This heavily illustrated approach to history offers a concise and readable overview of "America's most famous battle and the turning point of the Civil War." Although the target audience is older children and young adults, the book provides a nice visual summary of the Battle of Gettysburg for almost any reader.
Author and illustrator Wayne Vansant bookends the fighting at Gettysburg with some helpful background material on the military and political situation in both the North and South in the months leading up to the battle. He concludes appropriately with the dedication of the Soldiers' National Cemetery at Gettysburg and Lincoln's famous address. The brevity of that speech is aptly brought home by the realization that the entire text—less than 300 words—fits nicely in little more than a quarter of the final page in this book.
As expected from the title, the bulk of the material focuses on the three days of the battle itself: July 1-3, 1863. There are maps and diagrams of troop movements to provide a frame of reference for the military action, but the book's focus is on the illustrations—all in color—which are used to portray the battle primarily from the viewpoint of individuals or small groups of soldiers.
The book's approach—heavy on illustrations and light on text—is also indicated by the title, The Graphic History of Gettysburg. In this case, "graphic" refers the number of illustrations, not an undue emphasis on violence. However, parents of younger readers should know that the author doesn't gloss over the realities of a bloody and often tragic conflict.
The llustrations Inside Are Better Than The Cover
The quality of the illustrations is quite good for a work of this type and price, and no slight is intended by describing the style as "top-quality comic book art on slick paper." You wouldn't expect to find fine art in nearly a hundred pages of color drawings for well under twenty dollars—and you shouldn't judge the quality of this book by its front cover. I felt almost every other drawing in the book was better than the one used on the cover. Well-known historical figures such as Lincoln and Lee are easily recognizable in the artwork.
The text is offered in small bites, usually a sentence or two at a time, normally placed as captions for each of the three to five illustrations that appear on most pages. In some cases, both factual information and brief dialogue by individual characters are included in "balloon captions."
Battles such as Gettysburg that involved such large numbers of troops and so many names of people and places present a challenge for both authors and readers. It's easy to lose track of whether Generals Howard, Hancock and Heth were fighting for the North or the South, but because this book relies more heavily on visuals than text, the blue and gray uniforms in the colored illustrations help keep things sorted out.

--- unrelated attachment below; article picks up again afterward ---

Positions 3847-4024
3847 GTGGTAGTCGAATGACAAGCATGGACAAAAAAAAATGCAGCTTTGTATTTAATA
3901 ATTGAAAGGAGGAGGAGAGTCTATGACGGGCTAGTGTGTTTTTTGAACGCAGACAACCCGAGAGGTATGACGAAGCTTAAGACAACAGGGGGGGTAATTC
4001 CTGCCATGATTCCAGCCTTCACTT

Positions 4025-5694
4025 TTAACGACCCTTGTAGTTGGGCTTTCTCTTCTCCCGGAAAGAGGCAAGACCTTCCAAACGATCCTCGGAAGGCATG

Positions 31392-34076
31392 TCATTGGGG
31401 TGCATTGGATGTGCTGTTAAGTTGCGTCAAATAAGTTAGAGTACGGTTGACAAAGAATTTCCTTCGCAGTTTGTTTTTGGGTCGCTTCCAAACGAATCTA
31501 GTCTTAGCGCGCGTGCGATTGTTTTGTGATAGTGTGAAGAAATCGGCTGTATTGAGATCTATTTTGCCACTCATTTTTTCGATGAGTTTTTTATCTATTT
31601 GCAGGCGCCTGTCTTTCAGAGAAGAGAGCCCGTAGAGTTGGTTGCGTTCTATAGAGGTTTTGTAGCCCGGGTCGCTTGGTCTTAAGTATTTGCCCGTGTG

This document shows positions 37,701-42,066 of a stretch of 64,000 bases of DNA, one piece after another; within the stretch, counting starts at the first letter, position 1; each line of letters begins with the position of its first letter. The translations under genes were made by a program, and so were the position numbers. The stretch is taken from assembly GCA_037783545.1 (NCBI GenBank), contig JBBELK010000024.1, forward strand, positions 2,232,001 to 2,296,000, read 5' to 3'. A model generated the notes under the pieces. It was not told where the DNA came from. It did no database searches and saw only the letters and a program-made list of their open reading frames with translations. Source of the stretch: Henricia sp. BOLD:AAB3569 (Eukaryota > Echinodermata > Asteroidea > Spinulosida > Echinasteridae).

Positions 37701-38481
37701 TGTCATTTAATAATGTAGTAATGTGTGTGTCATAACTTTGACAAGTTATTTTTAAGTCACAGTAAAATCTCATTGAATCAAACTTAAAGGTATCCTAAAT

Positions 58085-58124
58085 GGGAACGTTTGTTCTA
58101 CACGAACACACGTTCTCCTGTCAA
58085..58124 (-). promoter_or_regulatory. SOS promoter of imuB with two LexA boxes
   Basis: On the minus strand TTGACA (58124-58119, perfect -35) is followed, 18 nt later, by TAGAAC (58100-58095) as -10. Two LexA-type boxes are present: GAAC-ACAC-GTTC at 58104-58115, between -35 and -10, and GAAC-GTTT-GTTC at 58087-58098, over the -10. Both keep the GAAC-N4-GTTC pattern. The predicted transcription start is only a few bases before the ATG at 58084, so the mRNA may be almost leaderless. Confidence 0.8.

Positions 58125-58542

Tidbits and Quotes Help Humanize the Story
In any account of a major battle it is also easy to overlook the countless individual stories that are wrapped up in the larger action. Vansant uses a number of historical tidbits and interesting quotes from participants in the action to humanize the narrative. For example:
• General Longstreet wanted to delay launching an attack until all of his units were in place, and offered a terse explanation: "I never like to go into battle with one boot off."
• Upon learning that he had unexpectedly been given command of the Army of the Potomac shortly before the Battle of Gettysburg, Union General George Meade remarked, "Well, I've been condemned without a hearing ... and I suppose I shall have to go to the execution."
• Readers will learn some basic facts about the only civilian killed in the battle.
• A widespread problem after the battle was the number of unidentified bodies, but a photograph of three children carried by one anonymous casualty set off a widespread media campaign in the North to try to identify the soldier and his family. The result was a poem set to music ("O Father, Guard the soldier's wife / and for his orphans care...") and eventual identification of Amos Humiston of the 154th New York. The book tells a bit more of this story, and how proceeds from sales of the printed music benefitted orphans of the battle.
• Finally, the author uses a quote in a balloon caption to inject a bit of wry humor into an otherwise serious subject. When Confederate Lt. General Richard Ewell was hit by a stray bullet, he shrugged off the incident by noting, "It doesn't hurt a bit to get shot in a wooden leg."
I don't claim to be a serious student of Gettysburg history, so I haven't tried to validate all of the author's facts and figures. I did check on several of his quotes, and they all appear in other credible sources. James M. McPherson, a "Pulitzer Prize-winning historian," provided a solid endorsement on the book's back cover.
Perhaps a good description of this book might be a heavily illustrated Cliff's Notes version of the Battle of Gettysburg. It's being released right on time for the 150th anniversary of the battle, which will be commemorated this summer at Gettysburg National Military Park.